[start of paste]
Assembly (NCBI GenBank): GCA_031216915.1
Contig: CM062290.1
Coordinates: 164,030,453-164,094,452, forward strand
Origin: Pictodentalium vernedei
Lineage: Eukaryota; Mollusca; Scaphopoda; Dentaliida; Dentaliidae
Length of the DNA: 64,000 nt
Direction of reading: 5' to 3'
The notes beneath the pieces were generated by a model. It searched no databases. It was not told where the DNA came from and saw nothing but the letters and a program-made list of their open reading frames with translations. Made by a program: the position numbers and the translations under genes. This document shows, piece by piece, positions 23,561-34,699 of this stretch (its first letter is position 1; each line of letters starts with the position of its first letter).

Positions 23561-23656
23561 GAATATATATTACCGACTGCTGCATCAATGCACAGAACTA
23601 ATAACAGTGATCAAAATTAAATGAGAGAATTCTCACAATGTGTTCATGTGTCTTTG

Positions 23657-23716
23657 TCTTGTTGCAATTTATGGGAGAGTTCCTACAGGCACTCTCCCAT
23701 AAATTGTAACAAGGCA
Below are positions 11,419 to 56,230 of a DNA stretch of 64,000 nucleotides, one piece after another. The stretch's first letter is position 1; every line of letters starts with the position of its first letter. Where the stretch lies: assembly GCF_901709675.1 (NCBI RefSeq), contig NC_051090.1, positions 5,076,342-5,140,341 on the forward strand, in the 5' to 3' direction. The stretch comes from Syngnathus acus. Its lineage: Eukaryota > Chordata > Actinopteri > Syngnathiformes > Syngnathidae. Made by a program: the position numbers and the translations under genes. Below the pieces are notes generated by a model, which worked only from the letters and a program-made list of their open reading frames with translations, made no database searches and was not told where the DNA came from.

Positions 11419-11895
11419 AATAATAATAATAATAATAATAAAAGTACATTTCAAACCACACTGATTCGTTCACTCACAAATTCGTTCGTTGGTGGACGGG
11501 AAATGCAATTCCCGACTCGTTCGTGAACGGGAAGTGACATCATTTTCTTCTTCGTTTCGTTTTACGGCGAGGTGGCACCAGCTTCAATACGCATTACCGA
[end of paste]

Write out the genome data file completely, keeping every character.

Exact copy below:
Assembly (NCBI GenBank): GCA_031216915.1
Contig: CM062290.1
Coordinates: 164,030,453-164,094,452, forward strand
Origin: Pictodentalium vernedei
Lineage: Eukaryota; Mollusca; Scaphopoda; Dentaliida; Dentaliidae
Length of the DNA: 64,000 nt
Direction of reading: 5' to 3'
The notes beneath the pieces were generated by a model. It searched no databases. It was not told where the DNA came from and saw nothing but the letters and a program-made list of their open reading frames with translations. Made by a program: the position numbers and the translations under genes. This document shows, piece by piece, positions 23,561-34,699 of this stretch (its first letter is position 1; each line of letters starts with the position of its first letter).

Positions 23561-23656
23561 GAATATATATTACCGACTGCTGCATCAATGCACAGAACTA
23601 ATAACAGTGATCAAAATTAAATGAGAGAATTCTCACAATGTGTTCATGTGTCTTTG

Positions 23657-23716
23657 TCTTGTTGCAATTTATGGGAGAGTTCCTACAGGCACTCTCCCAT
23701 AAATTGTAACAAGGCA
Below are positions 11,419 to 56,230 of a DNA stretch of 64,000 nucleotides, one piece after another. The stretch's first letter is position 1; every line of letters starts with the position of its first letter. Where the stretch lies: assembly GCF_901709675.1 (NCBI RefSeq), contig NC_051090.1, positions 5,076,342-5,140,341 on the forward strand, in the 5' to 3' direction. The stretch comes from Syngnathus acus. Its lineage: Eukaryota > Chordata > Actinopteri > Syngnathiformes > Syngnathidae. Made by a program: the position numbers and the translations under genes. Below the pieces are notes generated by a model, which worked only from the letters and a program-made list of their open reading frames with translations, made no database searches and was not told where the DNA came from.

Positions 11419-11895
11419 AATAATAATAATAATAATAATAAAAGTACATTTCAAACCACACTGATTCGTTCACTCACAAATTCGTTCGTTGGTGGACGGG
11501 AAATGCAATTCCCGACTCGTTCGTGAACGGGAAGTGACATCATTTTCTTCTTCGTTTCGTTTTACGGCGAGGTGGCACCAGCTTCAATACGCATTACCGA